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The Bar Code Is Back!
After several years of articles stating RFID would spell its death knell, end users are finding advantages to using the humble bar code.
Feb 06, 2006—I received an e-mail the other day from a gentleman who sells bar-code systems, pointing out that back in March 2003, I wrote that the use of radio frequency identification systems "leads to 'zero human involvement operations,' which may actually boost productivity" (see Getting to 0HIO). He also referenced my Jan. 25 news story about Wal-Mart rolling out handheld and forklift-mounted RFID interrogators, exploring the use of wearable RFID interrogators. He then wrote: "RFID is marching backwards, and it's about to meet—the BAR CODE!"
This man's point was that end users are finding RFID too expensive to deploy at every dock door and on every shelf to get to 0HIO (zero human intervention operations). The way end users are deploying RFID system looks a lot like the way bar-code systems have been deployed for years. My e-mail correspondent believes end users will soon discover that even putting RFID interrogators on forklift trucks and in people's hands will be too expensive, and they will revert to using tried-and-true bar-code solutions.
From what I see and hear, RFID is marching forward at an incredible pace, far beyond what I had ever expected. A few years ago, virtually all commentators, including me, thought RFID would be used for several years at the case and pallet level before companies started deploying it at the item level. And yet, item-level tracking is moving ahead rapidly. Pfizer recently announced its use of RFID in tagging Viagra (see Pfizer Using RFID to Fight Fake Viagra), for instance, while Alien Technology CEO Stav Prodromou told me recently that more and more apparel companies are looking at tagging individual items (see Tipping Point Is Closer, Says Alien CEO).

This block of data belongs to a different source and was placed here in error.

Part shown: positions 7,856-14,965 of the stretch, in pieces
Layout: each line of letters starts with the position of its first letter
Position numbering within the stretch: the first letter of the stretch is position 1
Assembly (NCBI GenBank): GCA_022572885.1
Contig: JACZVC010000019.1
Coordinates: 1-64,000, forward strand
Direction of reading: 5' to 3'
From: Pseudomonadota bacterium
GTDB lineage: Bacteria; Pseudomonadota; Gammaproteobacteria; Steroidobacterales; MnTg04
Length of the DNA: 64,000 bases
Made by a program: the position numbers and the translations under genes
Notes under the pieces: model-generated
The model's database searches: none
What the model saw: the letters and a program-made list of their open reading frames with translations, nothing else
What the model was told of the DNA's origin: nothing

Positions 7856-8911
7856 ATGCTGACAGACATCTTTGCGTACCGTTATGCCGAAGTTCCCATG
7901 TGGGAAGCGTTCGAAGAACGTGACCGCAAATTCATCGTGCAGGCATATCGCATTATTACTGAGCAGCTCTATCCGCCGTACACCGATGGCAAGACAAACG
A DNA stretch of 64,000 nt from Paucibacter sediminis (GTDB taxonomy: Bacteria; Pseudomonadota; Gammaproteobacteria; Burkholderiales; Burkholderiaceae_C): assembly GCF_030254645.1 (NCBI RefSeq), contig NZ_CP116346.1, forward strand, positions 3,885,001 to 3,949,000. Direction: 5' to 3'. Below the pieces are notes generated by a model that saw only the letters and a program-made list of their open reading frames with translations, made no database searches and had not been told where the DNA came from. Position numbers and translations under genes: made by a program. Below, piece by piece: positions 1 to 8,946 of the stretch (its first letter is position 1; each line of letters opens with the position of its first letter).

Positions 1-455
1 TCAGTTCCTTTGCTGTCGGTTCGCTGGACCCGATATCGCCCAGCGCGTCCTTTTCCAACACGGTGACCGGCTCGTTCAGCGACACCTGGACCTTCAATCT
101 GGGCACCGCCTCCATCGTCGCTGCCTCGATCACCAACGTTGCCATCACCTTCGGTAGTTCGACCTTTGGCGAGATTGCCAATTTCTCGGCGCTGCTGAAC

That said, I think companies are rethinking the way they deploy RFID and the future role of the humble bar code. Not too long ago, many end users thought the bar code would be relegated to a backup role for cases and pallets, and continue to be the main method of identifying individual items (no serious thinker I know thought the bar code would become obsolete any time soon). Today, companies are examining where different auto-identification technologies make sense. There's some talk, for instance, that serialized bar codes might be a better solution for tracking individual units of pharmaceutical drugs and creating electronic pedigrees.
Airbus and Boeing have launched a joint effort to create RFID standards in the aerospace sector, but they are also reexamining the use of bar codes. Alan Thorne, manager of the manufacturing automation laboratory at the University of Cambridge in England and a member of the Cambridge Auto-ID Lab, is working with the Aerospace ID Technologies Programme at Cambridge. He told me, not two days before I received the e-mail from my bar-coding friend, that the research group is creating a matrix to determine when it makes sense to use different types of auto-ID technologies in the aerospace sector.
As the founder of an RFID media company, I could feel threatened by the fact that some end users are reexamining the role of bar codes, RFID and other technologies, but frankly I don't. It's healthy for companies to reexamine their approach to deploying a new technology. We're now beyond the phase where companies are infatuated with the idea of deploying RFID and into the stage of looking at the hard, cold realities and determining where it makes sense to deploy RFID and how to do it cost-effectively. Some potential applications won't work out. New ones will be discovered. But ultimately, companies will develop applications and back-end IT systems leveraging a variety of auto-ID and sensor technologies—including bar codes—to help them do business more effectively. And that, in the end, is what it's all about.
Mark Roberti is the founder and editor of RFID Journal. If you would like to comment on this article, click on the link below.
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